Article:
Category: Medicinal Plants

Food from Perennial(ising) Plants in Temperate Climate Australia, for August 2013

Editor’s Note: I want to express my heartfelt thanks to Susan for taking the initiative for this excellent series, and, I’d also like to second Susan’s request for volunteers to continue it! There may also be individuals who would like to start a similar series for other climate zones. Either way, you’re encouraged to contact Susan, as outlined below, to find out how to proceed. This is the late Winter […]

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Food from Perennial(ising) Plants in Temperate Climate Australia for July 2013

This is the mid-Winter post for the ongoing research project about perennial plants and self-perpetuating annual plants providing food in temperate climate Australia. The original article introducing this project, stating its aims, and providing participant instructions, can be found here. Growers are sending me information on a month-by-month basis, then this information is collated and published the following month. All previous posts from this series can be found by clicking […]

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Top Five Edible Shrubs for the Backyard Food Forest Garden (Canberra, Australia)

One of the key concepts of permaculture forest gardening is that we try to use all of the different layers available to us in our forest system. The trees at the top form the canopy, these trees get the most light, water and nutrients and are often the biggest ones in the system. In order to develop highly productive systems in our backyards we need to utilise the space underneath […]

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Nightshade, Peach and Money for Jam (Lesotho, Africa)

Peach blossoming in Lesotho Along roadsides, and in wild parts of the countryside and vacant lots here in Lesotho, many potential food plants can be found. These have been collected and eaten by people long before the start of agriculture, such as black nightshade (Solanum nigrum). Peach trees are very common on the Lesotho landscape, found around homes and in the field. In many cases they grow wild from people […]

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Food from Perennial(ising) Plants in Temperate Climate Australia, for May 2013

This is the late Autumn post for the ongoing research project about perennial plants and self-perpetuating annual plants providing food in temperate climate Australia. The original article introducing this project, stating its aims, and providing participant instructions, can be found here. Growers are sending me information on a month-by-month basis, then this information is collated and published the following month. All previous posts from this series can be found by […]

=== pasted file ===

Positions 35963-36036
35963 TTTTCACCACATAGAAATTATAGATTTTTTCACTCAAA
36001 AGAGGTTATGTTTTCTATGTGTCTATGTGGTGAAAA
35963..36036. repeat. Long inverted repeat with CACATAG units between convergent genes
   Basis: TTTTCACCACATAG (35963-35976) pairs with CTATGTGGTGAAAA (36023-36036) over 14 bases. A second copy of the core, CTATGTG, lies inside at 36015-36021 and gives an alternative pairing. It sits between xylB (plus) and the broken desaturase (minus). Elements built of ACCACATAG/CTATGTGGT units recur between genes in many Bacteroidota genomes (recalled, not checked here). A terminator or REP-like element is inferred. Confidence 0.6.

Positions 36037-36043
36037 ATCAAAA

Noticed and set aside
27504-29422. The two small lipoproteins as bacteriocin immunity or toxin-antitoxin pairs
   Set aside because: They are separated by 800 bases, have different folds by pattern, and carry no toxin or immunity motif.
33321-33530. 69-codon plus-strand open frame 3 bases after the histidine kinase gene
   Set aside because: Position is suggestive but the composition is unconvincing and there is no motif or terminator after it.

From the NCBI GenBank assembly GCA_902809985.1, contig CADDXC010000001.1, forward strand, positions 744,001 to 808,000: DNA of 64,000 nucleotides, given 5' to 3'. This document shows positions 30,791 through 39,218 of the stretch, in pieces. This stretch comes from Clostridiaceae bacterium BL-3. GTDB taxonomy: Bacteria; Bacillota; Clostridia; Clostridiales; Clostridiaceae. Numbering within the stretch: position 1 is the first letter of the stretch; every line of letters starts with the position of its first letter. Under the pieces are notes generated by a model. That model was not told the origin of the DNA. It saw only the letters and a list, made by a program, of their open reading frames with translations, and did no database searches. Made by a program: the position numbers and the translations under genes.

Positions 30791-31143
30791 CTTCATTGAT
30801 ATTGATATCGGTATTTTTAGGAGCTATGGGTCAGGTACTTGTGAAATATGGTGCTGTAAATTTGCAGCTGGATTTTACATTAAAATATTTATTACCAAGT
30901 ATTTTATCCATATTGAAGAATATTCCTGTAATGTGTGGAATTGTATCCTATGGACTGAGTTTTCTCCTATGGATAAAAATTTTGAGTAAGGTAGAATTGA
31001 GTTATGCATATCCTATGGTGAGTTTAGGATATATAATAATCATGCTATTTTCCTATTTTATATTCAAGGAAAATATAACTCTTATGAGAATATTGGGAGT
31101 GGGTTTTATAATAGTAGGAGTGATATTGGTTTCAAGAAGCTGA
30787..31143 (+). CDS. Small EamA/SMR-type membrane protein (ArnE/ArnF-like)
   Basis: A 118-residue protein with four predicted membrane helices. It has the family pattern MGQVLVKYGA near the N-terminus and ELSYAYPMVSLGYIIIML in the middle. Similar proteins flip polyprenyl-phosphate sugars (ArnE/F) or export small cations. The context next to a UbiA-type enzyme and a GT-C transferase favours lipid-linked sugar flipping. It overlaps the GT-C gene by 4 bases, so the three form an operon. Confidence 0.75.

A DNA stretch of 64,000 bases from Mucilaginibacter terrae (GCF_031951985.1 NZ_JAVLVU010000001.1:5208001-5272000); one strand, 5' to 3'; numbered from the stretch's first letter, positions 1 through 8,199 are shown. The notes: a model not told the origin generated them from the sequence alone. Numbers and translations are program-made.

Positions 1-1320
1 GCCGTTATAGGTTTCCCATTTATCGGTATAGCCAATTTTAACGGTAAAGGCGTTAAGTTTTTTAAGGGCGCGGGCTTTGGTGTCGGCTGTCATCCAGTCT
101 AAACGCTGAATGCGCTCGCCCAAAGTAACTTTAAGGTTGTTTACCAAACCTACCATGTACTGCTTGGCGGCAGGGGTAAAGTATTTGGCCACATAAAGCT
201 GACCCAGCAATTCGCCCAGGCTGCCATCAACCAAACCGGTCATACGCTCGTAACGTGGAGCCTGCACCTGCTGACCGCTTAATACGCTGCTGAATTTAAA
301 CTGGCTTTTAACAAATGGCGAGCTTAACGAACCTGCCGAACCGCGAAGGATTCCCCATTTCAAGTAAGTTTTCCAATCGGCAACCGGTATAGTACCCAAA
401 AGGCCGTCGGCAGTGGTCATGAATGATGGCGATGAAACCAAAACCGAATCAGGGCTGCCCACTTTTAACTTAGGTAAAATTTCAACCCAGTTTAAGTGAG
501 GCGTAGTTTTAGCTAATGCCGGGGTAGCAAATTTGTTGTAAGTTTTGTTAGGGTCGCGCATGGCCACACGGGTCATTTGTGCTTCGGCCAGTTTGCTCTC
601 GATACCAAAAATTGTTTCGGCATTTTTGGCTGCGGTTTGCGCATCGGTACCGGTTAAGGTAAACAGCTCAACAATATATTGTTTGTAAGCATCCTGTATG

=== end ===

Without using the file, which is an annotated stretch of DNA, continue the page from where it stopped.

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Geoff Lawton’s Zaytuna Farm Video Tour – Part II

Last year I took some time out to make a Zaytuna Farm Video Tour for you all (embedded here, with lots of photos and text). The positive comments, both on our site and on YouTube, along with additional questions (see comments below this post), encouraged us to make another! This new video, above, shot 11-12 months after the original video, is twice as long and covers several aspects of the […]

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Food from Perennial(ising) Plants in Temperate Climate Australia, for April 2013

This is the mid-Autumn post for the ongoing research project about perennial plants and self-perpetuating annual plants providing food in temperate climate Australia. The original article introducing this project, stating its aims, and providing participant instructions, can be found here. Growers are sending me information on a month-by-month basis, then this information is collated and published the following month. All previous posts from this series can be found by clicking […]

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Food from Perennial(ising) Plants in Temperate Climate Australia for March 2013

This is the early Autumn post for the ongoing research project about perennial plants and self-perpetuating annual plants providing food in temperate climate Australia. The original article introducing this project, stating its aims, and providing participant instructions, can be found here. Growers are sending me information on a month-by-month basis, then this information is collated and published the following month. All previous posts from this series can be found by […]

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Layers of Healing: Realizing the Power of the Ordinary Onion

They’re a staple in stews, a flavor in fried foods, and that ‘sting’ in salads. The sharp, savory taste and juicy crunch give them versatility in the kitchen cooked and uncooked — but they really deserve a place in your permaculture medicine cabinet. That’s right–the ordinary onion. I’d never have believed it either, but one day, in the agony of an ear infection, I read that an onion sliver could […]

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